It appears that Punch Taverns are having a bit of a 'mare.
Punch Taverns Plc, the U.K.’s largest pub owner, fell to a record low in London trading after reporting reduced sales and profitability, and saying it sees no improvement in business conditions as the economy weakens.
Punch dropped as much as 23 percent and traded down 11 pence to 46.75 pence at 12:16 p.m. local time, heading for the lowest close since a May 2002 initial public offering. Shares of rivals Enterprise Inns Plc and Greene King Plc also slid.
Profit at outlets leased to tenants and open at least a year fell 12 percent in the 20 weeks ended Jan. 10, Burton-Upon-Trent, England-based Punch said today. Sales at outlets managed by Punch dropped 2.5 percent on the same basis, while the operating margin, a gauge of profitability, narrowed by 5 percentage points because of rising food and energy costs, and price promotions.
Punch scrapped its second- half dividend in September and is repurchasing bonds to whittle away at debt that’s about 35 times more than its market value.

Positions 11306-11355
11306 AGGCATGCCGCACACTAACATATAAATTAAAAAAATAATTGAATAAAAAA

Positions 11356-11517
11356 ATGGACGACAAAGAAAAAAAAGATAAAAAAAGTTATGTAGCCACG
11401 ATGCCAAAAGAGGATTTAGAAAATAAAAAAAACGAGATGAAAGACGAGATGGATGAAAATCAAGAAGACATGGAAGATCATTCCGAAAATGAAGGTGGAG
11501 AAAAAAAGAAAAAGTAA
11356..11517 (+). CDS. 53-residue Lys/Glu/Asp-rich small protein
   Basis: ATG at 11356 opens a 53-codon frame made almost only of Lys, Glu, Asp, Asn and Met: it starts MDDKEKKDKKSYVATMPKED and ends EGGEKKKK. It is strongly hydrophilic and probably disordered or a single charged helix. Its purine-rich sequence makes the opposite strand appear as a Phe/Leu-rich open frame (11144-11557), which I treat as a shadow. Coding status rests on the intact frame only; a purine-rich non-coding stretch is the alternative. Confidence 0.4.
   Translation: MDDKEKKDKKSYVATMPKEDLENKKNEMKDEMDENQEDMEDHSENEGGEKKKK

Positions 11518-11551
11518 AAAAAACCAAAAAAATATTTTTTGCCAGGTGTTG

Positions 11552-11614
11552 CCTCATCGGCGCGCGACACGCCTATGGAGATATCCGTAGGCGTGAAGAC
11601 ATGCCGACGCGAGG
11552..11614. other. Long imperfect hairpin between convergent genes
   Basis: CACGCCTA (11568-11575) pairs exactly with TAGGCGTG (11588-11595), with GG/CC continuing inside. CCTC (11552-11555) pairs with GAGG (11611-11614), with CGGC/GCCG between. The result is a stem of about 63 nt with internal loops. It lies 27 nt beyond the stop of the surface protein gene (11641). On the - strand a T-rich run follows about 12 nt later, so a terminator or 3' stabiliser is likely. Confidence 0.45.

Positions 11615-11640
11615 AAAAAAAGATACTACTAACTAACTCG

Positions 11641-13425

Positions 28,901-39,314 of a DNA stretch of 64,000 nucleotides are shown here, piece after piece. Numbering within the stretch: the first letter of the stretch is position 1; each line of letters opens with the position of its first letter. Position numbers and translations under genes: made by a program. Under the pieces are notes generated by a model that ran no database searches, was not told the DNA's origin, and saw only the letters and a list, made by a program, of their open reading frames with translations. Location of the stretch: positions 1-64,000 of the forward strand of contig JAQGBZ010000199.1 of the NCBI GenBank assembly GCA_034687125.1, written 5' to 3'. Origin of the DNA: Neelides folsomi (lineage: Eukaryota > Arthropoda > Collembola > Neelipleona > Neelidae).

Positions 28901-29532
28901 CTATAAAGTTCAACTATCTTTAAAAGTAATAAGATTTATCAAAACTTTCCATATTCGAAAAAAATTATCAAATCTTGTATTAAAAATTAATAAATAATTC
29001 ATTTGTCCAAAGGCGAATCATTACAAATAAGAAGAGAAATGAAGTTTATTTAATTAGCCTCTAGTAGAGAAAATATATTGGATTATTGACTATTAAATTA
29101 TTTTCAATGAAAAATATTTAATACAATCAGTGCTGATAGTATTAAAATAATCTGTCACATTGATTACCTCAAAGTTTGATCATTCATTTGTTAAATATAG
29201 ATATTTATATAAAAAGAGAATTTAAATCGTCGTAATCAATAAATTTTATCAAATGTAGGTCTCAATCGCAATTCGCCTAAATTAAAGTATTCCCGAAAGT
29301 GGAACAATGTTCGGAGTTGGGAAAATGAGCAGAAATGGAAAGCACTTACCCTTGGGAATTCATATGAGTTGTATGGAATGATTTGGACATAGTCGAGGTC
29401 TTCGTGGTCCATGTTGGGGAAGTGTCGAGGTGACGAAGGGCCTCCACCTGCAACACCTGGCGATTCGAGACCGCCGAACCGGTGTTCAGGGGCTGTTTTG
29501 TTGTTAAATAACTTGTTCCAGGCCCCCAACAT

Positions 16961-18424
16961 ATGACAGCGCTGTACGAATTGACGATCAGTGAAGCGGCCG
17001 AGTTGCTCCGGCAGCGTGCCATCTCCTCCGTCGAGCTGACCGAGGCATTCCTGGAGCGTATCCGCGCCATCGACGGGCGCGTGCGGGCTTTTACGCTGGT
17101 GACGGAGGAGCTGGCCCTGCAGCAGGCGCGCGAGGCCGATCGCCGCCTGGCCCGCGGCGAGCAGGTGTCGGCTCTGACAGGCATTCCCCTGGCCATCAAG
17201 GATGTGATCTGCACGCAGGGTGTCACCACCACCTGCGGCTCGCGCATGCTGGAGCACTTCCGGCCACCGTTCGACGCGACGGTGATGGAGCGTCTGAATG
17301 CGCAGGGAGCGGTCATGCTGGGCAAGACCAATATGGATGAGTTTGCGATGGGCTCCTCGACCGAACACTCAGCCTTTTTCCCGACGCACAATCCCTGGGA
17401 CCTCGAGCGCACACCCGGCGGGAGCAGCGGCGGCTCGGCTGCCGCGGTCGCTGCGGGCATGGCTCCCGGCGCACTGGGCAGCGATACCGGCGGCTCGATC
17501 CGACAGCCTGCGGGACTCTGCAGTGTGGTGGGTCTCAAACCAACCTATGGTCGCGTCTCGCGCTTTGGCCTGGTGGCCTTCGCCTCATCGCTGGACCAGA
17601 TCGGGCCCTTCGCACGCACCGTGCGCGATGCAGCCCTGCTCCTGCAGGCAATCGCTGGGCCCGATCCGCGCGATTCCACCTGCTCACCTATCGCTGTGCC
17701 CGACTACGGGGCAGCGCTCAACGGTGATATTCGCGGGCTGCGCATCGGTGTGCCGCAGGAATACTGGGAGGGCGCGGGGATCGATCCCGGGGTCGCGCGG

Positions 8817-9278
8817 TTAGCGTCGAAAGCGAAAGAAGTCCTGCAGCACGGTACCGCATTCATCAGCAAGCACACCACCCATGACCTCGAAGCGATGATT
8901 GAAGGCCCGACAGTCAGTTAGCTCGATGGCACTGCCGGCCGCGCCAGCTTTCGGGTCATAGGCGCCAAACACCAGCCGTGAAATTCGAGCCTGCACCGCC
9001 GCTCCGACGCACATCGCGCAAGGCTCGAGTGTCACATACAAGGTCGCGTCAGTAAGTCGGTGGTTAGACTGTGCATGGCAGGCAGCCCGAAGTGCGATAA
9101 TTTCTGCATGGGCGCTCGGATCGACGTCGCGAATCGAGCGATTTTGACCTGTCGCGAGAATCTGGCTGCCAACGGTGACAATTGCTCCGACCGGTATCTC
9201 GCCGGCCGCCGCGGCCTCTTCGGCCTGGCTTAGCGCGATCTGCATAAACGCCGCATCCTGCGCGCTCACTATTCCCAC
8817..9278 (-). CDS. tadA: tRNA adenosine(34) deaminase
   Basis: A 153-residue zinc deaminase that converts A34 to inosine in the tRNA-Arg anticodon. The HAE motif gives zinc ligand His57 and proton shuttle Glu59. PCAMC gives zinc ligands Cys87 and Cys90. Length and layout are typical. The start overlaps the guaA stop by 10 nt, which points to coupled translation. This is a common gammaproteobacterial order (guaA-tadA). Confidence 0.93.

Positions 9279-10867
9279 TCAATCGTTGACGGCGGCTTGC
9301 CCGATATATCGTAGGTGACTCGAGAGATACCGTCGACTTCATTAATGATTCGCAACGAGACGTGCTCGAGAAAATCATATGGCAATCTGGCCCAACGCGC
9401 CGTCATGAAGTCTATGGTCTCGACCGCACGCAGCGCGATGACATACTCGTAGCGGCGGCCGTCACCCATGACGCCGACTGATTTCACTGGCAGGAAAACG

In fact, the pub chain's share price has fallen by 92% in the past year. So what is to blame?
Business conditions are likely to remain difficult “for the foreseeable future,” the pub owner said. The slowing economy, coupled with supermarket discounts on beer, are leading Britons to cut back on nights out.
Take your fingers out of your ears Punch, stop saying 'lalalalala', and think again. Below is how Punch shares have performed since 2003, they peaked at just over £13 per share in around about, ooh let's see, July 2007. It's been all downhill, quite literally, since then.
It's a startingly different outcome to the one they were naively expecting 18 months ago.
Francis Patton, customer services director said: “Too many people are looking at the smoking ban as a threat, but we know this is a huge opportunity. The smoking ban is a great opportunity to get new customers (who want to eat) into pubs and also keep people there who go regularly.”
Prior to the smoking ban experiment, Punch Taverns chose to spout execrable guff like that rather than speak up for their business and their industry, and fight the Government on behalf of their customers. Instead they just rolled over and let the righteous tickle their tum.
At time of writing, their share price has further collapsed to 43p per share.